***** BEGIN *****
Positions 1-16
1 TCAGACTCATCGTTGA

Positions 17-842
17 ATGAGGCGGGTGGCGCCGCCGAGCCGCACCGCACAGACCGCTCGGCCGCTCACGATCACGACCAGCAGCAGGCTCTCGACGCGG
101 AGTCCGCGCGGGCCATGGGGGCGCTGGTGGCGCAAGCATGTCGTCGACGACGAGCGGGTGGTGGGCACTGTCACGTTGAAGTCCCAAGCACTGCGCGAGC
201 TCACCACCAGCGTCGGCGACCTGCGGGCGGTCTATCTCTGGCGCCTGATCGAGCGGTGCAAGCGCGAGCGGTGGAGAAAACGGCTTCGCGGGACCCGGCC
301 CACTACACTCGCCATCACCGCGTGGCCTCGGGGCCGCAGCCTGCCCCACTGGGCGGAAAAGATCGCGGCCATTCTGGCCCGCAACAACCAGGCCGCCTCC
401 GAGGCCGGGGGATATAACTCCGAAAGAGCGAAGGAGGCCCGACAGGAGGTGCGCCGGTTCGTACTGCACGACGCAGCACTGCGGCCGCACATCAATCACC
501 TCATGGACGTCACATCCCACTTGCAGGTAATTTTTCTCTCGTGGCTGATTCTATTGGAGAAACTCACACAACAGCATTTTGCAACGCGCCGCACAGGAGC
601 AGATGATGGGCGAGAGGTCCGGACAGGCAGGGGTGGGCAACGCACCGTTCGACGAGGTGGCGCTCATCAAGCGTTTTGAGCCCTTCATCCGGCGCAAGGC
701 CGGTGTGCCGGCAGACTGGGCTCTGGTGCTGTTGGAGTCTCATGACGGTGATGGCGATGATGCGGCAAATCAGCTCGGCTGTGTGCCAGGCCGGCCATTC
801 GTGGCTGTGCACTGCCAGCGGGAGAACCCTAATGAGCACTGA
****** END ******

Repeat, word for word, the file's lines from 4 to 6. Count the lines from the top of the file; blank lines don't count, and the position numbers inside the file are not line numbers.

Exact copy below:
17 ATGAGGCGGGTGGCGCCGCCGAGCCGCACCGCACAGACCGCTCGGCCGCTCACGATCACGACCAGCAGCAGGCTCTCGACGCGG
101 AGTCCGCGCGGGCCATGGGGGCGCTGGTGGCGCAAGCATGTCGTCGACGACGAGCGGGTGGTGGGCACTGTCACGTTGAAGTCCCAAGCACTGCGCGAGC
201 TCACCACCAGCGTCGGCGACCTGCGGGCGGTCTATCTCTGGCGCCTGATCGAGCGGTGCAAGCGCGAGCGGTGGAGAAAACGGCTTCGCGGGACCCGGCC